"Am sure each one of us will go back, work on what we need to do as individuals so that when we meet again, we have a different set of plans, we work on different things like training, fielding sessions, running between the wickets"Mithali Raj
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South Africa, who had played Pakistan at home in January-February, looked the better - and fitter - team, and topped India on all counts over the eight-game tour in Lucknow in what was the first time India hit the field in any format since the T20 World Cup final on March 8 last year.
"We have to start from scratch. A long camp will pave the way for this," Raman told News18.com. "They have had a long break. The girls need to improve on all fronts. The girls themselves want these camps. They need to top up on their fitness and fine-tune their skills as well. To achieve certain goals, we need to have camps on a periodic basis.
"What we had in Lucknow cannot be dubbed as a camp. We had three to four days of nets. But this happened probably due to the fact that everything was arranged in the eleventh hour. A lot of protocols had to be followed. But going ahead, we would like to have about ten days of net sessions before going into a series."
The series against South Africa was mired in confusion, as Raman hinted there. The series was originally supposed to be hosted in Thiruvananthapuram, but had to be shifted after the ground in the city had to be handed over to the Indian military for a recruitment drive. Then, before the BCCI made anything official, the Uttar Pradesh Cricket Association announced that the series would be played in Lucknow. Then, the two squads were announced only after both the Indian and South African contingents had arrived in the host city.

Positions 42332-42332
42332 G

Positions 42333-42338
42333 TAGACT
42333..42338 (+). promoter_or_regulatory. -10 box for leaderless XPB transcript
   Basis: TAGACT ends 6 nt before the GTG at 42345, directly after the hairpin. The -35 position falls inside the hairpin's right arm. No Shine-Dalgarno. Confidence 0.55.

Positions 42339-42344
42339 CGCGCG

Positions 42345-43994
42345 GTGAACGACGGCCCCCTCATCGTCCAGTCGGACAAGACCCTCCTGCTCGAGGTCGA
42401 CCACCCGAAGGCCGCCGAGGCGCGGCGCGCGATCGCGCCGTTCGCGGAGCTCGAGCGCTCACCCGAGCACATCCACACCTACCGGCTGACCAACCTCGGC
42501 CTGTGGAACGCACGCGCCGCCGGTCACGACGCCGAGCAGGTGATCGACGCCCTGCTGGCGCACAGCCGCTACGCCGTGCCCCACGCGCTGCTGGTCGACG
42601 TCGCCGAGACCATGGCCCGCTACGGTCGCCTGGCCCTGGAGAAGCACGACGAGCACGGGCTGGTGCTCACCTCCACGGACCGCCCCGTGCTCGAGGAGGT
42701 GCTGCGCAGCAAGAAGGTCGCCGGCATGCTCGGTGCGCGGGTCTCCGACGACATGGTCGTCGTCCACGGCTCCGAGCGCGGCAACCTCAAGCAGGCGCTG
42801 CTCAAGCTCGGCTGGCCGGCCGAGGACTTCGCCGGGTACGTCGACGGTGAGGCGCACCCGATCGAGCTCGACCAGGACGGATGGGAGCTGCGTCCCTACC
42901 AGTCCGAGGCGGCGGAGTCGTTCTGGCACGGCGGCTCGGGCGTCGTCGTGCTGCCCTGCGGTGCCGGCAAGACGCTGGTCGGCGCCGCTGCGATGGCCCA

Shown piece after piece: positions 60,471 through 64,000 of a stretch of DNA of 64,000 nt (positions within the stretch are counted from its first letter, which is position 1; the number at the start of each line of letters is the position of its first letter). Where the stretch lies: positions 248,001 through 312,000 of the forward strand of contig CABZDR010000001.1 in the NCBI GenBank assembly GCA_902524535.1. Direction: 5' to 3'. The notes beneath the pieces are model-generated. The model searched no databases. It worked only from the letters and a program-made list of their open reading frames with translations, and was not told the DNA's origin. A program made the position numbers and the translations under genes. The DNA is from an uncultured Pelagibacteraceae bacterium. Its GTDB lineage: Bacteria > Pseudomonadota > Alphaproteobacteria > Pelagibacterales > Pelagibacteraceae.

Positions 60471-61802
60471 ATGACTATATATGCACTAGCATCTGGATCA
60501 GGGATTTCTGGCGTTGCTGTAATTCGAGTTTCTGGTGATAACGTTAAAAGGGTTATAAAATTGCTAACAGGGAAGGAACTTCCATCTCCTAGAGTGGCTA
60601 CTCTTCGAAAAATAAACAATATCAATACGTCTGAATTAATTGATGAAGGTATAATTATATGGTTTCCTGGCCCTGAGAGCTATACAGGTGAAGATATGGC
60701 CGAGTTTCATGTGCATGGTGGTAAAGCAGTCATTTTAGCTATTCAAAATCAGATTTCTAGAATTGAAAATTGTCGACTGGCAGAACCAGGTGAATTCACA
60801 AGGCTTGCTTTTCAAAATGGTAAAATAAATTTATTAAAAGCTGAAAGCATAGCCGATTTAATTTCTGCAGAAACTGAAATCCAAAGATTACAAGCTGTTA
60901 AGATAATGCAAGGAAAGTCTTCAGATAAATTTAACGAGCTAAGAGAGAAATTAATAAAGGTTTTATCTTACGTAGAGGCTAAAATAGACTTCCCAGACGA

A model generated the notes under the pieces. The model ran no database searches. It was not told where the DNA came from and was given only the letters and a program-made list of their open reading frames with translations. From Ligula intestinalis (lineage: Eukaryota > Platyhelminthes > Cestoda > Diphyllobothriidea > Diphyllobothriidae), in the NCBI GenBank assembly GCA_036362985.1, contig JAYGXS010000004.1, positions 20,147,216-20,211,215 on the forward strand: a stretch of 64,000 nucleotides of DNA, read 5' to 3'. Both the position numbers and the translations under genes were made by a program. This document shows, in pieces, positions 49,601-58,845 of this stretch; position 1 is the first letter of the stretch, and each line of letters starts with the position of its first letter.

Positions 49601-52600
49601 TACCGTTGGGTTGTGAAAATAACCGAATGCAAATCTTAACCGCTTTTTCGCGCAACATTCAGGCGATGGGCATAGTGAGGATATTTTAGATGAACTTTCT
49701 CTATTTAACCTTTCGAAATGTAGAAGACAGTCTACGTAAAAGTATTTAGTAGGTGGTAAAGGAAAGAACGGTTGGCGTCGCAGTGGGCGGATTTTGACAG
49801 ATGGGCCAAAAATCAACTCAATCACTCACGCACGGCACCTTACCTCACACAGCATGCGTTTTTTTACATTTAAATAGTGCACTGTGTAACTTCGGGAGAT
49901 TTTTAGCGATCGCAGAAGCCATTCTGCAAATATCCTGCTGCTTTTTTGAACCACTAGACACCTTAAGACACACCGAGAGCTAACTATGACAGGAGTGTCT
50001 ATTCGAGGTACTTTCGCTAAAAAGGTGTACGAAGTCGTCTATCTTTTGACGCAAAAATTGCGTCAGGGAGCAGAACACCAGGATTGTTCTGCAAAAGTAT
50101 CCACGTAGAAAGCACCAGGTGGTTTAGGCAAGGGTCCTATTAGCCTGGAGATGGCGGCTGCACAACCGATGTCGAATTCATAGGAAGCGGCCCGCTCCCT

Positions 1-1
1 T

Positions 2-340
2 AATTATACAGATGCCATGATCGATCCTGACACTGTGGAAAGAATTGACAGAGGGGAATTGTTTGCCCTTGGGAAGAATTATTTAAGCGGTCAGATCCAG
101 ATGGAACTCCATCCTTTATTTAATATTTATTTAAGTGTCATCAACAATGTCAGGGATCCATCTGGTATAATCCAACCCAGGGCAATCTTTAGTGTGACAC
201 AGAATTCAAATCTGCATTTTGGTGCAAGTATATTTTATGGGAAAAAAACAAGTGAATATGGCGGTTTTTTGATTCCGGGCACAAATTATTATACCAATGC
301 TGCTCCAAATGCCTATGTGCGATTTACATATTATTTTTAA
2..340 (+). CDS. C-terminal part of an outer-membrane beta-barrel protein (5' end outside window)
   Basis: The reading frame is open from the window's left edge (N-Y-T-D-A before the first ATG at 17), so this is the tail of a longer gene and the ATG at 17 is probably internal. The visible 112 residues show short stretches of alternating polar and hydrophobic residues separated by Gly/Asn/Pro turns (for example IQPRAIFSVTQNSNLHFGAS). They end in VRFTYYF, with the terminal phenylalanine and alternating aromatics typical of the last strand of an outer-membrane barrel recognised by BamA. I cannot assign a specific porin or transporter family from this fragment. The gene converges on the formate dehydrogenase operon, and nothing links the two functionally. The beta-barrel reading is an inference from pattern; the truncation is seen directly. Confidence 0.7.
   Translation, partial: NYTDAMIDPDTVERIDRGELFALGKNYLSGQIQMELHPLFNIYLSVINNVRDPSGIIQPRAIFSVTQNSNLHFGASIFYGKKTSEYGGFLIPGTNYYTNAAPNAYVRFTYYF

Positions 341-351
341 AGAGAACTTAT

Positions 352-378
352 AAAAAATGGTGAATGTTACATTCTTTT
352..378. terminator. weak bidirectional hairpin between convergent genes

Despite the hiccups, the series still took place, and ODI captain Mithali Raj felt that that in itself was the biggest gain for the women.
"If we don't have to stress more on the result of the series, I think the greatest takeaway is the game time," Raj told the same website. "Having five ODIs is very important. Earlier, we used to have three ODIs in a series. Having five ODIs gave me an opportunity to try new players. It gave me a fair idea as to what I was looking at, what the team requires, where we need to work on. All the players required game time.
"Am sure each one of us will go back, work on what we need to do as individuals so that when we meet again, we have a different set of plans, we work on different things like training, fielding sessions, running between the wickets."
"I had a chat with her. I told her to be a lot more positive," Raman said. "The reason I told her was that the average score in women's cricket has spiked a bit. We need to become a side that can get to 260 on a bad day. For that to happen, the batters have to learn to manage 50 overs. The top six is tightly packed."
During the course of the series, on March 8, Jay Shah, the BCCI secretary, also announced on Twitter the addition of a Test match during India's upcoming tour of England, most likely in June. It came somewhat out of the blue as India haven't played a Test match since November 2014. Not many teams have played Test cricket in recent years, and the last six fixtures in the format, since August 2015, have all been between Australia and England. On the domestic circuit, the BCCI discontinued the senior women's multi-day tournaments a few years ago. As for the England tour, no press release regarding it has been issued yet by either the Indian board or the ECB.
It is exciting for the players, but the preparation for it will need additional attention.
"We would need to try and have a preparatory camp or even before that, a fitness and skills camp for a few weeks," Raman said. "It would give the girls a good opportunity to improve upon not only the physical fitness and endurance but also work on the skills part when it comes to handling Test cricket.
"It's making the girls extend what they do in the other two formats. It's also a question of change in mindset required for duration cricket."